Oh boy, have I missed out on EDM. Sure, you understand what this stuff is all about, I coaxed myself into believing. It’s just Avicii and Calvin Harris, Tiesto and Martin Solveig multiplied to the nth degree, right? Wrong. Three days at Ultra Music Festival Miami, soaking in unfamiliar sounds and certainly unprecedented sights has established that not only have I missed out on EDM but it is now just about the biggest thing that exists in music in the United States. Two sold out weekends of Ultra (at 55,000 people a pop) suggests that as the festival enters its 15th year, it has also well and truly entered the mainstream. There is no such thing as fringe-dwelling electronic music lovers anymore. If anything, my dearth of insight into the nuances of Bassnectar’s drops, Kaskade’s quality and Boys Noize’s awesome live show has confirmed my status as fringe dweller. Thankfully, the club is massive, pulsing and takes kindly to new members.
23 year-old Zedd, a Russian-German kid who’s been on the scene for only just over four years now, is now a lynchpin of the genre and is typical of its astounding reach. Having remixed a couple of Gaga songs off ‘Born This Way’ he was approached to produce her forthcoming ‘ARTPOP’ album. Having inked his own deal with Interscope in 2012, he also hooked up with Swedish mega-producer Max Martin to make a track with Nicki Minaj on which she is not completely repulsive. In a way, then, you might not have heard of Zedd in the formal sense (I knew the name and the tracks but lacked the association) but you’ve certainly heard him somewhere using pop as a wider frame of reference. That overlap between what was traditionally considered ‘dance’ music and pop is intriguing. The heaving masses at Miami proved the two are converging at an ever quicker rate. Zedd’s set on the main stage yesterday afternoon proved the fit is a good one.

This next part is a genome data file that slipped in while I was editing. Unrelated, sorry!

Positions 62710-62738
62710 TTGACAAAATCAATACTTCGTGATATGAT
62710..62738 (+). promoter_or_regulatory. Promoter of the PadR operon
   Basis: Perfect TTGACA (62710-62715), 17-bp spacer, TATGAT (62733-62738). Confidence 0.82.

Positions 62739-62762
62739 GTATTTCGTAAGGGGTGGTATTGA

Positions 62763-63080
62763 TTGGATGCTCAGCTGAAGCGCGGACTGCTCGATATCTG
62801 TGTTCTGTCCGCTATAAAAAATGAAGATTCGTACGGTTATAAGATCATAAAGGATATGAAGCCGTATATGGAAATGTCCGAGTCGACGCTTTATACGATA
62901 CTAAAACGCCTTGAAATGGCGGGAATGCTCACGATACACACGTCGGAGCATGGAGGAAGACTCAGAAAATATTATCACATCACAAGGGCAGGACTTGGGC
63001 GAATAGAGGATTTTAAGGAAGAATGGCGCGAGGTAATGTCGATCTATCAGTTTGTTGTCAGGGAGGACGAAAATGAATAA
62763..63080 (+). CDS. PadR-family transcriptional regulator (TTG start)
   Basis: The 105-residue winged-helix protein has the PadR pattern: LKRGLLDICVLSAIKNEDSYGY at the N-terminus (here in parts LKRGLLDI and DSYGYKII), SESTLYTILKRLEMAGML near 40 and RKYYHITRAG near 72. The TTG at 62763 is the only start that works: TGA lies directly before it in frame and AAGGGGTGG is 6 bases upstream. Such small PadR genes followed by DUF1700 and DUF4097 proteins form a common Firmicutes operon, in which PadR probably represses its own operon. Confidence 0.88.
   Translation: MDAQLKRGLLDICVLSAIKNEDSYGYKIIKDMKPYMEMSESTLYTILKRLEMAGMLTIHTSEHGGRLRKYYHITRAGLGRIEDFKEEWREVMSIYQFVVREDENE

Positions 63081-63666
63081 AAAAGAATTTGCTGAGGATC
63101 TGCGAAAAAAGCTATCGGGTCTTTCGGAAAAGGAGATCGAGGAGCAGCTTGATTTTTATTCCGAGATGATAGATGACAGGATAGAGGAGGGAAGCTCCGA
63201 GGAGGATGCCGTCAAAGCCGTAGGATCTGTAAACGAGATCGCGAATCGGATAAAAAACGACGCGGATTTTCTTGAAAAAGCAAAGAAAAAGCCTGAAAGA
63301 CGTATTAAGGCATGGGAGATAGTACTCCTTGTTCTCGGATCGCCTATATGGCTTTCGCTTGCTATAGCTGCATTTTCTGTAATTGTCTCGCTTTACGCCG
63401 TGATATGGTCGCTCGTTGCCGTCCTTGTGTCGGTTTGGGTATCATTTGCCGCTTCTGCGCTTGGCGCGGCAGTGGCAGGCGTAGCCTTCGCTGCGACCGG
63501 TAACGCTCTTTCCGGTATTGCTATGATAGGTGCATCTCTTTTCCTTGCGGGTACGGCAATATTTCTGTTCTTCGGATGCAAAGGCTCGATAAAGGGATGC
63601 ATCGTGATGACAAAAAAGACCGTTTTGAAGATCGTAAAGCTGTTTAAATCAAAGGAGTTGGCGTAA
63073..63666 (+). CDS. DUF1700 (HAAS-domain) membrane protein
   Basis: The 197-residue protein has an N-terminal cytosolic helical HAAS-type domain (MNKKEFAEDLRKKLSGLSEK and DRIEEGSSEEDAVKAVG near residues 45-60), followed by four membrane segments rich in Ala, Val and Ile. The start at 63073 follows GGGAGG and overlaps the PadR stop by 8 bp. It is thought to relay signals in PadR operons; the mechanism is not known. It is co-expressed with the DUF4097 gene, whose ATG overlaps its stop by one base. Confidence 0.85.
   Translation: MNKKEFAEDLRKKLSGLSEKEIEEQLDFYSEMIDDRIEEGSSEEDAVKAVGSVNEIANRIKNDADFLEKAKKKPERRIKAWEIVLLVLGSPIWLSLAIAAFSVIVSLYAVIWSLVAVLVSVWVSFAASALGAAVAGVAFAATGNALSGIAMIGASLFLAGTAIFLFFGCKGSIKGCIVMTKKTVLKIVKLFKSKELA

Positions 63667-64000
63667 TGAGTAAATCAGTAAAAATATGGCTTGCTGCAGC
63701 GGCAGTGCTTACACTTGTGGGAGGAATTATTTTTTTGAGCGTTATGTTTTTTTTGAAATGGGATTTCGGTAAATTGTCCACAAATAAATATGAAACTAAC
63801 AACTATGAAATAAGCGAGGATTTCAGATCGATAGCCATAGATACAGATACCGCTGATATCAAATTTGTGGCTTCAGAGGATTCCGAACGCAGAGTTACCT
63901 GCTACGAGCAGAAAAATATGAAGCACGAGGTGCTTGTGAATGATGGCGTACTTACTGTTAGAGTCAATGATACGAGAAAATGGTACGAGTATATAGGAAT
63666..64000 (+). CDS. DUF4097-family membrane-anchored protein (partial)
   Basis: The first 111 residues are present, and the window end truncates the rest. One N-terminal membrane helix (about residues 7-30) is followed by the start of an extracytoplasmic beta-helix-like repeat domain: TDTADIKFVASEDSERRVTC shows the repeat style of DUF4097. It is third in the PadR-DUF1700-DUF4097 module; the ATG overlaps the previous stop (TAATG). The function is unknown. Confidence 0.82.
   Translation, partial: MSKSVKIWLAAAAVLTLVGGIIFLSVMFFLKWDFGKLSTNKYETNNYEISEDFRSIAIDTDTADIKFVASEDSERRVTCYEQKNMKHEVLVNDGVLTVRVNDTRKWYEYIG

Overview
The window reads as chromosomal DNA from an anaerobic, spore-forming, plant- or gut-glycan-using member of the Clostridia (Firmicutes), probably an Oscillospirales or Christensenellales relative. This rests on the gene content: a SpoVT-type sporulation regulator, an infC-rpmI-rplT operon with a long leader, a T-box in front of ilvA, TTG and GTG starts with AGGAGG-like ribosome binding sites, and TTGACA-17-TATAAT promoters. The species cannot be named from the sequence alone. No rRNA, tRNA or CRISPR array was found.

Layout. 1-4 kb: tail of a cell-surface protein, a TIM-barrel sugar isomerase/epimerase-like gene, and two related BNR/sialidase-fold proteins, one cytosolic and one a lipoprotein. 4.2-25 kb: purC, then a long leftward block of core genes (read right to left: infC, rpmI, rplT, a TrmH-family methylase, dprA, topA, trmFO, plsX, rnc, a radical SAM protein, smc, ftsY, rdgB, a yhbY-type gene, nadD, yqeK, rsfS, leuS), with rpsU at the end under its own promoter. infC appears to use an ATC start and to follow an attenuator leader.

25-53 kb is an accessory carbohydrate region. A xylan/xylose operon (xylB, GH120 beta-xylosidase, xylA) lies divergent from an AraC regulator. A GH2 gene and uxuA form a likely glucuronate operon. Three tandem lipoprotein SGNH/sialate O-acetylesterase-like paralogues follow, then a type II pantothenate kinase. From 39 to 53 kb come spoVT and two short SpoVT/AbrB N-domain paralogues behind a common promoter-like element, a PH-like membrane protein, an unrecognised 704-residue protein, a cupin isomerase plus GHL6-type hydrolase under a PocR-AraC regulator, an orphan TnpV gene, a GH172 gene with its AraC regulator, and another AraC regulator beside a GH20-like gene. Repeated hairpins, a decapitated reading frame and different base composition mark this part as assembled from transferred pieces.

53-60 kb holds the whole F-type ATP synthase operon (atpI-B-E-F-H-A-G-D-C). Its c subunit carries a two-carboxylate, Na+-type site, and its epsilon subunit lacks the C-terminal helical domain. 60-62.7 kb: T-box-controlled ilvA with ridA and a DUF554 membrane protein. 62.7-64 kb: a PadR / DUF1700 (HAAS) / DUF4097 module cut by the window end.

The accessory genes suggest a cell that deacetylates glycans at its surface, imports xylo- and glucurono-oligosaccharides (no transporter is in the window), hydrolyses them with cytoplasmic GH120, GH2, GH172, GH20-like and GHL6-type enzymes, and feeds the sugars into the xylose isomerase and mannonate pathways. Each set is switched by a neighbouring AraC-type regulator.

‘Clarity’ is everything you’d expect from an EDM track. It opens with those soft chords and the anonymous female vocals (actually those of singer Foxes) that immediately dissociate the lyrics from any personal emotion. Instead, the universal sentiment that underpins all EDM – clumsily brandishing fat, blunt terms like ‘love’, ‘hope’, ‘memory’ – is prevalent here too. There’s also the growing electric drum beat, the synths edging their way up the pitch scale and that euphoric drop that, over the weekend, somehow never got old even given its frequency and predictability. There is also some element of football chant underscoring the bridge which might well add to the track’s anthemic quality. In any event, it was the go-to song for the world’s top-class DJs, each of whom appears to live in the others back pocket (or in their music libraries anyway), turning up on at least four occasions during different sets. Listening to it now, in my earphones, on the plane, it loses some of the rapture you get when it’s blasted at you and thousands of other neon freaks jumping in unison around you. Pop is pop for the radio, the shopping mall, the hold line. EDM is pop for the people.
Zedd – Clarity